Mid East Battles Rage As Albright, Barak and Arafat Meet In Paris

By Julie Stahl | July 7, 2008 | 8:08 PM EDT

Jerusalem (CNSNews.com) - Palestinians besieged an Israeli outpost and engaged in shooting attacks in the West Bank and Gaza Strip on Wednesday as Secretary of State Madeleine Albright sat down for a protracted three-way meeting with Israeli Prime Minister Ehud Barak and Palestinian Authority Chairman Yasser Arafat aimed at stopping the worst Israeli-Palestinian violence in four years.

Israeli helicopters fired rockets on Wednesday at tall buildings at the Netzarim junction in the Gaza Strip that were being used to shoot at Israeli soldiers from above, but nearby residents in the Israeli community of Netzarim say they are not thinking of leaving.

Fierce fighting that broke out over the past holiday weekend in the Gaza Strip has kept 60 Israeli families locked in the community of Netzarim for the last five days.

Some of the worst battles have taken place outside of the settlement near the Netzarim junction where the tragic death of a 12-year-old boy, Mohammed Aldura, was captured by a French film crew.

Shlomit Ziv, mother of six, lives in Netzarim. She and her family are depending on the Israeli army to keep them safe.

"The army is taking very good care of us," Ziv said in a telephone interview. Ziv and the other residents of Netzarim have not been able to go to work since the violence started and are relying on a helicopter to deliver milk products and fresh bread to the small store in their settlement.

Although they clearly hear the shooting at the nearby junction and Ziv has been housebound with her children - the oldest of which is nine - she said that she doesn't think of leaving. The fighting, she said, is not about her settlement; it's about dismantling Israel piece by piece.

"Netzarim is not the issue," Ziv said. The State of Israel is the issue, she said, adding that the fact that Israeli Arabs had taken part in rioting over the past few days indicated to her that the Palestinians don't just want the Gaza Strip but also all Israeli cities.

Prior to the Rosh Hashanah holiday, Israeli leaders began talking openly in the media about giving up the settlement of Netzarim, home to about 400 Israelis. Shortly thereafter, the fighting broke out, she noted.

Palestinians have said they will turn the Gaza Strip into another Lebanon. The reference is to the example that the Hizballah terrorist organization believes it set, when it claims that it drove Israel out of south Lebanon in May by engaging in relentless terrorist attacks.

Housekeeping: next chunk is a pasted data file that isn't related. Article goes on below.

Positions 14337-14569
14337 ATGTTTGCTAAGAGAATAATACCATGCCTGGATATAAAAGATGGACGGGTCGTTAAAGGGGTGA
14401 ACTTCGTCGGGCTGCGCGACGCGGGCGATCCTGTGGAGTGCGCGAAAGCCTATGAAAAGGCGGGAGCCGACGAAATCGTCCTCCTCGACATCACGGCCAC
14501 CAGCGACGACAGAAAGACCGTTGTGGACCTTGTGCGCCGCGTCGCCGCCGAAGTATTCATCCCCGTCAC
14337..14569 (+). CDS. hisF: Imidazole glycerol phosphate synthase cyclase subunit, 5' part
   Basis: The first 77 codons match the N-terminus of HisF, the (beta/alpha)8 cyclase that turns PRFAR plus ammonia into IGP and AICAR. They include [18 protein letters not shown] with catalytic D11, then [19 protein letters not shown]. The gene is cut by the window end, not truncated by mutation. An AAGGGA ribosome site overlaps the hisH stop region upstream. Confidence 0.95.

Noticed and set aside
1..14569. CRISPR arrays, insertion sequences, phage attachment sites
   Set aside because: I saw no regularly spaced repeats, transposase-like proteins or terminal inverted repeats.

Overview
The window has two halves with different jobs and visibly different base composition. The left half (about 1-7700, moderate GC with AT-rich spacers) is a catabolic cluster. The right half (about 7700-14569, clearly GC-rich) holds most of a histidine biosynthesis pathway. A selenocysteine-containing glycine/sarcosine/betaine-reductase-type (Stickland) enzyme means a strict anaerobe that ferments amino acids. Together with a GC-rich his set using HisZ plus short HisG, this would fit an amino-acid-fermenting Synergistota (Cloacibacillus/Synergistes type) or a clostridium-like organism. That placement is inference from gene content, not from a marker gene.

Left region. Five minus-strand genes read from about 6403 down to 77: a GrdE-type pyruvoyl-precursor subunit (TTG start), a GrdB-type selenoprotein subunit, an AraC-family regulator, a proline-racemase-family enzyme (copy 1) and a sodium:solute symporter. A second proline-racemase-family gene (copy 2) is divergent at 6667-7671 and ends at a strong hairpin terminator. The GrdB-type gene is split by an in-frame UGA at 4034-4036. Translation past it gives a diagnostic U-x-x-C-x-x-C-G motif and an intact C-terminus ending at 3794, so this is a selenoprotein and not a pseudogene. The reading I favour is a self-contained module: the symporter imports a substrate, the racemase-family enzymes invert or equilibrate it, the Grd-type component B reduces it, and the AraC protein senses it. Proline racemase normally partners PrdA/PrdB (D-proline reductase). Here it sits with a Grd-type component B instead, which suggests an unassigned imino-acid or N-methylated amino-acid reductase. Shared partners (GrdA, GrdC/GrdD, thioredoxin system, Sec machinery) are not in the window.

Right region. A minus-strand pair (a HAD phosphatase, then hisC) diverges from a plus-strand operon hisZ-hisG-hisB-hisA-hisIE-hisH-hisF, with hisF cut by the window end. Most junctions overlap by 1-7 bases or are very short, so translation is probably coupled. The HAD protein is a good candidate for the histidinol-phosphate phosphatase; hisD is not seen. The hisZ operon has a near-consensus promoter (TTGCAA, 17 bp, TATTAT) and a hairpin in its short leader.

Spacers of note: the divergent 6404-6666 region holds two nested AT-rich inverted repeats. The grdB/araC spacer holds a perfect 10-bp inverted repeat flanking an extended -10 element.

Head of the southern command, Major-General Yom Tov Samia, said prior to the current clashes that he had warned the PA that Israel would not be driven out of Gaza by violence and that the army intended to protect and defend the 7,000 Israeli citizens who live there.

Ziv said she is "frustrated" because Arafat could put a stop to the shooting or the stone throwing by simply giving a command to do so. The first condition for Barak to meet with Arafat in Paris, she said, was for the shooting to end. She thinks it was a mistake for Barak to go to France while the fighting continues.

"Prime Minister Barak said that a cessation of violence is a precondition to further negotiations," a statement issued from his office read on Tuesday.

Early on Wednesday, Barak met with French President Jacques Chirac and said that he had traveled to Paris with the purpose of putting an end to the confrontations.

"It's about time to put an end to the new wave of violence between us and the Palestinians," Barak told reporters in Paris. "And the attempt to put an end to it is the reason why we came here today."

Chirac blamed the violence on a "provocation" which had been coordinated with Barak, a reference to opposition leader Ariel Sharon's visit to the Temple Mount last Thursday that sparked unrest among Palestinians on the Mount and later spread to the West Bank, Gaza Strip and Israel.

Chirac accused Israel of using excessive force and called for an international commission of inquiry.

Barak rejected Chirac's accusations and said that he was holding Arafat and the PA "responsible for the initiation of this wave of violence" and charged the PA leadership with the responsibility of deciding "to reach a peace agreement" or leading "the whole region into a deadlock."

Prior to meeting with Barak, Arafat set as a condition a tri-lateral meeting on the guarantee of protection for the Palestinians and an international inquiry commission.

Meanwhile, the death toll continued to rise on Wednesday, with four more Palestinians dead, bringing the total killed in seven days of violent clashes to 60.